Photos by Randy Colwell, Colwell Captures, courtesy Travis MillerAFTER | One of a Kind co-owner John Warren packed the space with personality, putting a lifetime of expertise into what would be his final interior design project. Fittingly, the anonymous homeowner is a longtime friend of Warren’s—making Warren’s lasting (and impeccably stylish) legacy even more meaningful.
Renovation 417 Homes of the Year Winner
Photos by Randy Colwell, Colwell Captures, courtesy Travis MillerThe home’s welcoming outdoor entertainment space was already packed with the boogie-woogie party vibes of the 1950s and 60s. To freshen it up, the team played with curved lounge silhouettes and exterior lighting.

MEET THE JUDGES

This year's contest was judged by five experts from the Home Builders Association of Greater Little Rock.

DeYmaz is the president of Graham Smith Construction based in Little Rock, Arkansas

ZACK DEYMAZ
The first of our five judges is Zack DeYmaz. DeYmaz is the president of Graham Smith Construction based in Little Rock, Arkansas. He has been working with Graham Smith and guiding clients through the homebuilding process since 2011.

Kevin Williams of  Old Arkansas Alarm Co

KEVIN WILLIS
Arkansas native Kevin Willis has been in the security industry for more than 25 years. Growing up, his carpenter father taught him the tricks of the trade—so it makes sense that construction is a lifelong passion. He proudly works at Old Arkansas Alarm Co, a certified Service-Disabled Veteran-Owned small business.

Eric A. Kitchens is a regional showroom manager for Southern Pipe & Supply Co., Inc.

ERIC A. KITCHENS
Eric A. Kitchens is a regional showroom manager for Southern Pipe & Supply Co., Inc. He’s been in the industry for 20 years specializing selecting plumbing fixtures to meet client needs. High-profile clients include nationally, musicians, recognized designers and major league baseball and football players.

Joey Abeyta is the branch manager at Lansing Building Products in Little Rock, Arkansas

JOEY ABEYTA
Joey Abeyta is the branch manager at Lansing Building Products in Little Rock, Arkansas. In 2009, he obtained his BBA in business management at Southern Arkansas University in Magnolia, Arkansas—a major step for a disabled Army veteran like Abeyta. In 2017, he obtained his MBA from CalUniversity.

Tonya Perkins, Arkansas Realtor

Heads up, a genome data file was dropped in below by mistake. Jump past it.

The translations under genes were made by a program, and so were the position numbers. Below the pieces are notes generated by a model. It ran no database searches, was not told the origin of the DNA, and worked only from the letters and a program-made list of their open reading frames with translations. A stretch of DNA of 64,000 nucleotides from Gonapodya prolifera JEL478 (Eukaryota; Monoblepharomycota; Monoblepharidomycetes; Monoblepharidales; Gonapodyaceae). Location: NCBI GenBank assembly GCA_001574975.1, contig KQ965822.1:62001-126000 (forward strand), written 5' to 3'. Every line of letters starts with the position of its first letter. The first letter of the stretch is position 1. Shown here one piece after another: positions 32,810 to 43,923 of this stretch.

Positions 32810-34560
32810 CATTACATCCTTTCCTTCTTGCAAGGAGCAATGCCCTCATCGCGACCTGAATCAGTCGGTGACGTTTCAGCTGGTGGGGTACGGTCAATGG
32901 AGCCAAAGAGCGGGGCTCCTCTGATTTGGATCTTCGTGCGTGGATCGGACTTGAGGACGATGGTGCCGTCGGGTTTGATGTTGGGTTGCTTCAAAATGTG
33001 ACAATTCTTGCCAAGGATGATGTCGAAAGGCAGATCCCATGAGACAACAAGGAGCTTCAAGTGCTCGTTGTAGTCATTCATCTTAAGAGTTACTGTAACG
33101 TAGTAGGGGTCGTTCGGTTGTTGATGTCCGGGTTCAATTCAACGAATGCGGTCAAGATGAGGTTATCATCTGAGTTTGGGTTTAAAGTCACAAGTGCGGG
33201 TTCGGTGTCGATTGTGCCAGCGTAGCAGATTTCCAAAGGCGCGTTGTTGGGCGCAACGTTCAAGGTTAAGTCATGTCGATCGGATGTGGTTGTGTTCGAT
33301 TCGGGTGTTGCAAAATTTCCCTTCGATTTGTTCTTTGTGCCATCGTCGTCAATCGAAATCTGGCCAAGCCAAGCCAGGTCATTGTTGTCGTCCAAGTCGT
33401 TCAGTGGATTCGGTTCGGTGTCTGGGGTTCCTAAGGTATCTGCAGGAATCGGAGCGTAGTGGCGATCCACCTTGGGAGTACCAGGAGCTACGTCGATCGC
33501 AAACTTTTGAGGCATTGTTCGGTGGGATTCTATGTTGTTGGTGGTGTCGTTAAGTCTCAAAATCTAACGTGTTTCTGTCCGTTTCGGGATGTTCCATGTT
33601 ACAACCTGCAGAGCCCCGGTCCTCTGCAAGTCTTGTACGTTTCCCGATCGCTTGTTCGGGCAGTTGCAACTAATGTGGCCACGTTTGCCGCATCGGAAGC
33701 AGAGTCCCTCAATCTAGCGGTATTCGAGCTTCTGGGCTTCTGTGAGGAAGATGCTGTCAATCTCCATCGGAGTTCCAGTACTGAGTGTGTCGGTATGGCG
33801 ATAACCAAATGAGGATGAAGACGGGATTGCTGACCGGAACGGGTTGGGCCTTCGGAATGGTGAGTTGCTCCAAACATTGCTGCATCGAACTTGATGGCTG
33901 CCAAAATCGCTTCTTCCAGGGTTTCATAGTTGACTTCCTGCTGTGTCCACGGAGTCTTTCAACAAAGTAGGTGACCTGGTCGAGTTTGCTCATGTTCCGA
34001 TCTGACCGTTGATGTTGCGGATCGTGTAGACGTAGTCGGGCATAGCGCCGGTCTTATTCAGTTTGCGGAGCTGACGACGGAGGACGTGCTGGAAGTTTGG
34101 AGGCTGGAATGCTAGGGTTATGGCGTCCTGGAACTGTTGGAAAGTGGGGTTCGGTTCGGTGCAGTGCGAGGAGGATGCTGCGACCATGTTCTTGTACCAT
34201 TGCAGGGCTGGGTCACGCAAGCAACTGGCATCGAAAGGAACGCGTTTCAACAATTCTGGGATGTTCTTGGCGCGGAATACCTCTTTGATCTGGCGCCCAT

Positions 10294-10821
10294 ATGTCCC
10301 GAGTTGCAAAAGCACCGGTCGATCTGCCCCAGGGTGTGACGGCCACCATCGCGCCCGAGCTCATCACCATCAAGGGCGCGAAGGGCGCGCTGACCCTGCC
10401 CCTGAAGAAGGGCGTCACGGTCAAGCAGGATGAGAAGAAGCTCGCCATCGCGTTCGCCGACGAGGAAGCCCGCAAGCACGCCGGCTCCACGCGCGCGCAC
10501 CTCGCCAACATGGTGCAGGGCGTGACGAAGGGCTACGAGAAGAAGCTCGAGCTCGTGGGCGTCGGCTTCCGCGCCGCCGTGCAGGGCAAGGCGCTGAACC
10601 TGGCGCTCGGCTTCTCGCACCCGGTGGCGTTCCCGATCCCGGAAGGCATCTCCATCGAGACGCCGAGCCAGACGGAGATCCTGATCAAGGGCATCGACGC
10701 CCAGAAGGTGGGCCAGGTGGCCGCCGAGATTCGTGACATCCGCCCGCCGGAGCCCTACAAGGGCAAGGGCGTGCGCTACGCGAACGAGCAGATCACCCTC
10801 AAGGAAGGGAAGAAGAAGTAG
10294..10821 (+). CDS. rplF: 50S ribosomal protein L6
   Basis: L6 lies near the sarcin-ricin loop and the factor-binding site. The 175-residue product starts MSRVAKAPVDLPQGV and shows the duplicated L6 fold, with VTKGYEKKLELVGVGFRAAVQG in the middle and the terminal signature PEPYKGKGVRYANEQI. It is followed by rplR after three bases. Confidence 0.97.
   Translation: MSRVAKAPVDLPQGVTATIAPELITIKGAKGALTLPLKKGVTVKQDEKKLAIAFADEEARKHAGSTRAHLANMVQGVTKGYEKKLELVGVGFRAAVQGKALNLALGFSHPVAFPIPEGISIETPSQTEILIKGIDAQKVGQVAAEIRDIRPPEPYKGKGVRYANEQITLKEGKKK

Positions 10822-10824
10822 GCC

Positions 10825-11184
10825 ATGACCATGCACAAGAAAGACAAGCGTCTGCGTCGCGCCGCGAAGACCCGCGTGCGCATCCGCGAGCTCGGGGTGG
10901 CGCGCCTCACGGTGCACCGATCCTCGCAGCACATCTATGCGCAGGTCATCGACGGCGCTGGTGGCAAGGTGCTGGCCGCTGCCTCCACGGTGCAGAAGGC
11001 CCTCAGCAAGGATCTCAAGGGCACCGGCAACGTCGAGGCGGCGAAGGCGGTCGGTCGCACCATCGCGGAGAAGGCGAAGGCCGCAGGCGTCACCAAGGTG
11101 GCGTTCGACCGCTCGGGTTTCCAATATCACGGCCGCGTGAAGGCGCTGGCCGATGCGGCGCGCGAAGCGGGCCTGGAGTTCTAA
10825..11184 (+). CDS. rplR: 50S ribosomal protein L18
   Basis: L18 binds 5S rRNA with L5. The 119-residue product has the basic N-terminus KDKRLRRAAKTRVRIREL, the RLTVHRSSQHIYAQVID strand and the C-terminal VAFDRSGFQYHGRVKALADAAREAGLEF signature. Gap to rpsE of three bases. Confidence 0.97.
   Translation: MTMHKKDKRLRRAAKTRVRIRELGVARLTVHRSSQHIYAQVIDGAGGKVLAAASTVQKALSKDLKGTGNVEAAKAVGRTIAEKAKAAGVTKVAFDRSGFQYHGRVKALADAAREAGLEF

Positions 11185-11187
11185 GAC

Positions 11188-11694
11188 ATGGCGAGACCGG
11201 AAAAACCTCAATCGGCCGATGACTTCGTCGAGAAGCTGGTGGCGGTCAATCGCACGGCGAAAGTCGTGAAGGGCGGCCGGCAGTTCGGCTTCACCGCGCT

TONYA PERKINS
Tonya Perkins has been a licensed realtor since September of 2011, when she kicked off her long legacy as an award-winning, multi-million-dollar-producing real estate agent. A native of Central Arkansas, Perkins has lived in the Jacksonville/Cabot area of the state for the majority of her life.

HOMEBUILDING TIPS FROM SWMO PROS

Jason Bekebrede on softening the clean lines of modern homes: “With [the Stately in Saddlebrooke] project, we opted for a light hickory floor. It has enough wood grain to give off a softer feel. We also made sure to encase the steel posts inside and outside of the home in a warm wood. That gives the cool, modern feel but also connects the home to the soft, natural feel of the wood.”
Byron Weber on the challenges of building a modern home: “Believe it or not, modern homes can sometimes be the most difficult to build. That's because there are a lot of very precise structural elements to take into consideration—things like big panels of glass, exposed materials like steel and wide, expansive open spaces. You have to very carefully manage the margins of each space. Proper alignment is critical, and it's easy to tell if it's off even a little bit. A builder who's very experienced with modern homes is your best bet.
Nathan Taylor on incorporating antiques into an ultra-modern space: “The most important thing is letting each piece stand on its own and not make it feel like it’s part of everything else, each piece keeps its individuality. For example, if you have a brown antique dresser, it can be the only thing that’s brown and everything else can be totally contrasting with it.”
Haden Long on creating seamless transitions between outdoor and indoor spaces: “The biggest thing is the materials. You have to make them as maintenance-free as possible. For example, with [the Current But Cozy] project we went with an all-tile floor, which allowed us to have a clean transition from the indoor spaces to the outdoors. Of course, when you have a hard surface like on the floor, it might not be as warm and soft as wood—but it is more durable. That’s why we added some warmth by using wood on the ceiling instead of the floor.”

Behind the Design

LEARN MORE

Now that you’ve had the chance to check out 2020’s Homes of the Year, we’re giving you an inside look into the details behind the projects. Here’s a selection of the companies that were involved and that can help you make your home magazine-worthy too!